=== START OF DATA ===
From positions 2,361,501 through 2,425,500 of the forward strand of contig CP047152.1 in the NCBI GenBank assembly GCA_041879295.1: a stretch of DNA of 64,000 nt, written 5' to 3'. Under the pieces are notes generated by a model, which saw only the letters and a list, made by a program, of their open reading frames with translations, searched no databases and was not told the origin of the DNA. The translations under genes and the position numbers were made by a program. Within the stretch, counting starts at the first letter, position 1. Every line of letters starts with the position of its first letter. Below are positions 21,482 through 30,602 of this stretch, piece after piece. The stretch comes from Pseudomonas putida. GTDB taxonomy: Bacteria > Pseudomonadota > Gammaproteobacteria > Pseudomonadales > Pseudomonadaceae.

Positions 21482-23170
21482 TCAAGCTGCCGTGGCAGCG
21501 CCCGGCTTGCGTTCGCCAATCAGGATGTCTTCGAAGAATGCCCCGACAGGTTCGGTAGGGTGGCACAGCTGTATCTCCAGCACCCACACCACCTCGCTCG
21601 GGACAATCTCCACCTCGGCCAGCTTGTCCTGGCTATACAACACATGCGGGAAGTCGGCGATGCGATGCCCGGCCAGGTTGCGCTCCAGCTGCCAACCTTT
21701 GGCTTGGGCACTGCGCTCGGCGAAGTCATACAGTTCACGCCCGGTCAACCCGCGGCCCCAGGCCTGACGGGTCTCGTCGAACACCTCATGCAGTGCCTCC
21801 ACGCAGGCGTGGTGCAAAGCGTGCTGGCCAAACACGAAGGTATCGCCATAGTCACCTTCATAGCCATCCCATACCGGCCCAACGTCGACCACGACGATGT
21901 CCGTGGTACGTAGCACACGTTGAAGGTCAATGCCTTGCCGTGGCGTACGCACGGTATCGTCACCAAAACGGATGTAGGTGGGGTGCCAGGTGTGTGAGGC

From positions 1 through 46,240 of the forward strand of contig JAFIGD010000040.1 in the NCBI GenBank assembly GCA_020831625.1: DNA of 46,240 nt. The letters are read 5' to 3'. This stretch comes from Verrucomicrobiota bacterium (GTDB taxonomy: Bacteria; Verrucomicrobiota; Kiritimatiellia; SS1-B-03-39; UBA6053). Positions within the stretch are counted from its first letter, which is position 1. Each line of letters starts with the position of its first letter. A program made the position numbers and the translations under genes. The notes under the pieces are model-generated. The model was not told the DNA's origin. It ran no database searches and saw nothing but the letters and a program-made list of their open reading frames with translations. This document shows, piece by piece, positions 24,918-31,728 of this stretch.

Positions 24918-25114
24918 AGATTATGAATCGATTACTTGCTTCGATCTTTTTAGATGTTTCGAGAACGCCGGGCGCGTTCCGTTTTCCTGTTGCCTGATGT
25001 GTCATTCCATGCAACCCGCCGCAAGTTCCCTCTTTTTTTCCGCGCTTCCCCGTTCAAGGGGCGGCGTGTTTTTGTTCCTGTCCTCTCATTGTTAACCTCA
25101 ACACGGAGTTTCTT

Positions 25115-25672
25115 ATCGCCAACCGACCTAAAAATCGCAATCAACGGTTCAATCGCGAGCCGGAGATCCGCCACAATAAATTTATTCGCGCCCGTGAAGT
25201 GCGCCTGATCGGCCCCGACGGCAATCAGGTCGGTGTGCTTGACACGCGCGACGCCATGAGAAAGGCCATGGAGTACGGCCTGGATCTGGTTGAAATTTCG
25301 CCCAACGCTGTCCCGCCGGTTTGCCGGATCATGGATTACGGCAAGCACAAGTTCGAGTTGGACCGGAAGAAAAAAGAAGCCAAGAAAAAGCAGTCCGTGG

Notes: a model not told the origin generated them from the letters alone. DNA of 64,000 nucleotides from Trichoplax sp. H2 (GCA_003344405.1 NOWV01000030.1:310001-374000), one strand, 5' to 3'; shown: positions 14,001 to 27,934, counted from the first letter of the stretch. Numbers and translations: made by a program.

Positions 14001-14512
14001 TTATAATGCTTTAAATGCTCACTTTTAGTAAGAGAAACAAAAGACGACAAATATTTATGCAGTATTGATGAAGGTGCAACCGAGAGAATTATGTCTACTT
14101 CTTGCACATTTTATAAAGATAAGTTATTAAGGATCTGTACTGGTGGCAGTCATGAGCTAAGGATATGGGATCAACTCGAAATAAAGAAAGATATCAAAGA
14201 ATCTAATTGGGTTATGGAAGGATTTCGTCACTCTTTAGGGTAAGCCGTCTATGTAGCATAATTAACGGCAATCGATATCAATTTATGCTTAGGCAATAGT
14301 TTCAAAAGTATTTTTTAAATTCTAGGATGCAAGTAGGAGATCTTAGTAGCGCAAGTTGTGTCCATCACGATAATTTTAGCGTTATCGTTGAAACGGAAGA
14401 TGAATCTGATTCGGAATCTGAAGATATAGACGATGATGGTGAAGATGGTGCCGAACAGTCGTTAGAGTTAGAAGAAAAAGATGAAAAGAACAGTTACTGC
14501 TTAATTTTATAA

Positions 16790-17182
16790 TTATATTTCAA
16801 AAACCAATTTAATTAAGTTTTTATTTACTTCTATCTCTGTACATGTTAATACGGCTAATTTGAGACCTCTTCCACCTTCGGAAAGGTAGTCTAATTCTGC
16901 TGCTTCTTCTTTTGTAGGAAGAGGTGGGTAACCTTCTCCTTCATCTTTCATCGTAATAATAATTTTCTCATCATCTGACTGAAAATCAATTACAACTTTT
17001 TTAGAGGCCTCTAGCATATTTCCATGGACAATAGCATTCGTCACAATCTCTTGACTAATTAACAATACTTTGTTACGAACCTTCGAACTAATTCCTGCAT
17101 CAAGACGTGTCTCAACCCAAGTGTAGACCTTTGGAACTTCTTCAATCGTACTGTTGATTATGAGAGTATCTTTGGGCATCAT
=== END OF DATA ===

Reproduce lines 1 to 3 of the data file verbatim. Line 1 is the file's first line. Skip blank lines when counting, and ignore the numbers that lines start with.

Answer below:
From positions 2,361,501 through 2,425,500 of the forward strand of contig CP047152.1 in the NCBI GenBank assembly GCA_041879295.1: a stretch of DNA of 64,000 nt, written 5' to 3'. Under the pieces are notes generated by a model, which saw only the letters and a list, made by a program, of their open reading frames with translations, searched no databases and was not told the origin of the DNA. The translations under genes and the position numbers were made by a program. Within the stretch, counting starts at the first letter, position 1. Every line of letters starts with the position of its first letter. Below are positions 21,482 through 30,602 of this stretch, piece after piece. The stretch comes from Pseudomonas putida. GTDB taxonomy: Bacteria > Pseudomonadota > Gammaproteobacteria > Pseudomonadales > Pseudomonadaceae.

Positions 21482-23170
21482 TCAAGCTGCCGTGGCAGCG